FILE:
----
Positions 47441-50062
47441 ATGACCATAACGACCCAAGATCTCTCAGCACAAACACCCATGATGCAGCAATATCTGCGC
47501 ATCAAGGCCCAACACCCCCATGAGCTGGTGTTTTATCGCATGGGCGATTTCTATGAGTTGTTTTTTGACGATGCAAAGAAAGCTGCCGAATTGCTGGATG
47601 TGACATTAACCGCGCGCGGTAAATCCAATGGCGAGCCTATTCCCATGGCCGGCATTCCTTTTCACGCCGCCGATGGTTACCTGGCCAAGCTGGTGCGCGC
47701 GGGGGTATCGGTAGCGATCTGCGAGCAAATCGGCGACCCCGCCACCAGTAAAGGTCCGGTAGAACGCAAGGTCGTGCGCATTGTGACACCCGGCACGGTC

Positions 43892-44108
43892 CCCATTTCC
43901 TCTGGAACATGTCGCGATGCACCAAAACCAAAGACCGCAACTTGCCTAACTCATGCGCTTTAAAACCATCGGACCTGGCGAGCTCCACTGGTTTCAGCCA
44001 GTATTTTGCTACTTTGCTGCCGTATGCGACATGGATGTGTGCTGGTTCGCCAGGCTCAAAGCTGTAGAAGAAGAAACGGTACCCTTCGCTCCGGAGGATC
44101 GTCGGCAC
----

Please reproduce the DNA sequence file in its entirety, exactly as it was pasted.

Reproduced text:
Positions 47441-50062
47441 ATGACCATAACGACCCAAGATCTCTCAGCACAAACACCCATGATGCAGCAATATCTGCGC
47501 ATCAAGGCCCAACACCCCCATGAGCTGGTGTTTTATCGCATGGGCGATTTCTATGAGTTGTTTTTTGACGATGCAAAGAAAGCTGCCGAATTGCTGGATG
47601 TGACATTAACCGCGCGCGGTAAATCCAATGGCGAGCCTATTCCCATGGCCGGCATTCCTTTTCACGCCGCCGATGGTTACCTGGCCAAGCTGGTGCGCGC
47701 GGGGGTATCGGTAGCGATCTGCGAGCAAATCGGCGACCCCGCCACCAGTAAAGGTCCGGTAGAACGCAAGGTCGTGCGCATTGTGACACCCGGCACGGTC

Positions 43892-44108
43892 CCCATTTCC
43901 TCTGGAACATGTCGCGATGCACCAAAACCAAAGACCGCAACTTGCCTAACTCATGCGCTTTAAAACCATCGGACCTGGCGAGCTCCACTGGTTTCAGCCA
44001 GTATTTTGCTACTTTGCTGCCGTATGCGACATGGATGTGTGCTGGTTCGCCAGGCTCAAAGCTGTAGAAGAAGAAACGGTACCCTTCGCTCCGGAGGATC
44101 GTCGGCAC